And then there’s the deeper truth, that stories about what goes bump in the night, stories that take the world around us and make it into something sinister and suspenseful have been with us not just since we were little children being frightened by campfire stories, but have been at the cultural core of storytelling itself since the very beginning of story. They strike a deep resonating chord with most of us both personally and culturally in a way that virtually no other storytelling can.
Athans: There’s an awful lot of talk now about the post-recession changes in the publishing business, and the relative ease of self-publishing in the e-book era. Are self-published novels, or their authors, being taken more seriously by the mainstream publishing industry? Does having a self-published e-book in circulation help or hurt when it comes to publishing with Baen? Have you published anything that started out as a self-published book?
Minz: For a very long time, I’ve loathed the term “self-published,” because in most cases, the works in question weren’t published at all. Printing a book and stuffing it in your garage is not publishing. Publishing is marketing, distribution and sales—simply printing a book is not publishing a book. With the advent of ebook self-publishing, it’s become easier for a writer to do marketing and promotion for a work, and obviously the overhead is greatly reduced, so the line has become more blurred, and it’s easier for a writer to truly “publish” by themselves.
But when we reach the point where literally everyone in the world can self-publish a novel, I think the role of a publisher/editor becomes even more important. Spend one day of your life with a slush pile (the submissions that come in that are unedited, unagented), and you’ll understand: you want us standing on the ramparts, holding back the unbelievably huge ocean of really bad fiction, sifting through it and finding you the good stuff to read. Take blogs: when they first started coming on to the scene, the good ones were quick and easy to recognize. But then millions of people started blogging, and it gets lost in the great fog, and you fall back to only following blogs of people you know and trust have something interesting to say. For investing the time to read an entire novel, most readers will appreciate having someone act as the filter to steer them to novels worth reading. Does that have to be an editor/publisher? No. But for those publishers with a very recognizable brand and a loyal following, they’ll be able to continue to fulfill that trust.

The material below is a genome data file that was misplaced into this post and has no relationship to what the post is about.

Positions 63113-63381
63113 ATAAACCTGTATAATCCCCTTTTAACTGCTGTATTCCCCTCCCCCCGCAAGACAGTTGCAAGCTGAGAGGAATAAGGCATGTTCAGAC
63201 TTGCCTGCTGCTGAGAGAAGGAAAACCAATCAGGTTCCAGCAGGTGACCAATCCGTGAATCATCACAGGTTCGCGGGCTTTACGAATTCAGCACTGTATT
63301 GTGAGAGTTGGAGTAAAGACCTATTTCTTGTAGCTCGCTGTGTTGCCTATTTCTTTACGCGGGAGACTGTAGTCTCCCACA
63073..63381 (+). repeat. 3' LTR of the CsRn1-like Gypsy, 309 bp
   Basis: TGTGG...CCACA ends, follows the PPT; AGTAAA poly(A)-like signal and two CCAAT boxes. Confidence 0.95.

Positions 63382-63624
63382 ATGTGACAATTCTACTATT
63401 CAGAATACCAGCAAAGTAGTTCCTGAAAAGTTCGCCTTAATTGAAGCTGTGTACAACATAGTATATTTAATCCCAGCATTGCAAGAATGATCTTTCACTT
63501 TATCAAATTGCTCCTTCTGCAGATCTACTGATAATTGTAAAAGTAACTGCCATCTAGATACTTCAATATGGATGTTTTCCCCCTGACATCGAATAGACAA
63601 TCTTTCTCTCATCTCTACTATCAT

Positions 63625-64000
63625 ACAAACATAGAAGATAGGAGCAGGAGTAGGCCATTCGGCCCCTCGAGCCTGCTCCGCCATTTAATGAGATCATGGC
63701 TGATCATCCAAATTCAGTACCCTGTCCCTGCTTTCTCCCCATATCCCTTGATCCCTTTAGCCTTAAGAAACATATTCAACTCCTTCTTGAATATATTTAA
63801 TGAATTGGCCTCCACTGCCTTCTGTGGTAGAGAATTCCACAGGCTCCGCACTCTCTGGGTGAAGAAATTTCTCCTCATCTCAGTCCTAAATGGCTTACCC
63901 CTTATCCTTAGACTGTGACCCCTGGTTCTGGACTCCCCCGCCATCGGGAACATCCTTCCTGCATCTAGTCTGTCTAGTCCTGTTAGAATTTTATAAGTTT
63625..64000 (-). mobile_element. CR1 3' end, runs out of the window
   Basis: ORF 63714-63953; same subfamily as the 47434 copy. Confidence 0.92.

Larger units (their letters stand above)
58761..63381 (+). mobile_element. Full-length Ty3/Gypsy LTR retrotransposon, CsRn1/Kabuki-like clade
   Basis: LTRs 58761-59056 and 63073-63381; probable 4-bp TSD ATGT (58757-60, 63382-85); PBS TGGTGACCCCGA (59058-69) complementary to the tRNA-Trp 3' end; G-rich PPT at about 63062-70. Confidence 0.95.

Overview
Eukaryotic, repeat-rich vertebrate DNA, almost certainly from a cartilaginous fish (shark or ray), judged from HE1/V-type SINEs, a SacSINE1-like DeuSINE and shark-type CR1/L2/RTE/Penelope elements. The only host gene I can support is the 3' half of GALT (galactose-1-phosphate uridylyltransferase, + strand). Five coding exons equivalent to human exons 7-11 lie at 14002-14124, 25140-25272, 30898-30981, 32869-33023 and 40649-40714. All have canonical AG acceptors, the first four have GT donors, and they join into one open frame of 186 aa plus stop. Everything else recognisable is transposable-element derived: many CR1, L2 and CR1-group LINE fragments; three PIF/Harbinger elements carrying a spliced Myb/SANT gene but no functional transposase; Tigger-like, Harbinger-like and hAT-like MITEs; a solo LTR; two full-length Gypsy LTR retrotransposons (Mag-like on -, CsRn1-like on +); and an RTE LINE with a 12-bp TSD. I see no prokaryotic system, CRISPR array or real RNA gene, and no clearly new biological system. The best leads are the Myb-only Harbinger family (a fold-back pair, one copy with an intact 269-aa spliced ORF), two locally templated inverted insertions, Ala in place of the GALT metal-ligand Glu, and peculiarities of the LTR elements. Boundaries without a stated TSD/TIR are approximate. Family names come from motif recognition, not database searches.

We actually have published a couple of recent works that were originally self-published, including Larry Correia! I am not suggesting this is the route to getting published. What happened in both cases is that we became aware of the self-published work because of a third party in the business letting us know this was the good stuff (in Larry’s case, we were made aware of Monster Hunter International by the wonderful folks at the indie SF bookstore Uncle Hugo’s)—if it hadn’t been for that stamp of approval from an industry pro, we probably would’ve never even noticed these works.
Athans: What about all those changes to the publishing industry? Borders is on the ropes, independent booksellers are thin on the ground, e-readers seem to be selling like hotcakes . . . what does all this mean? Are we witnessing a tempest in a teacup, or a global paradigm shift?
Minz: This is a shift that has been a long time coming. Folks were predicting this back in the ’90s (of course, they were saying it would happen by the year 2000). Obviously, with the rapidly growing popularity of e-reader devices, we’re finally seeing the transition take place.
At Baen, we’ve been an ebook retailer for more than a decade, and have been preparing for this transition perhaps longer than any other traditional publisher out there. And even now, with the big dogs like Amazon, Google, and Apple throwing their hats in the ring, I’ll take our sales model over theirs any day of the week. When you buy an ebook from us, you can come back and download it as often as you like, in whatever format you like. So if you change your e-reader brand, you still own all your Baen ebooks in a readable format. Heck, you can have it on your work computer, your Nook, your Kindle, and your Sony E-Reader all at the same time, and that’s fine with us. We want to make it as easy as we can for our readers. That’s why there’s no DRM or encryption of any kind, and why we were using the “cloud” model years before the term existed.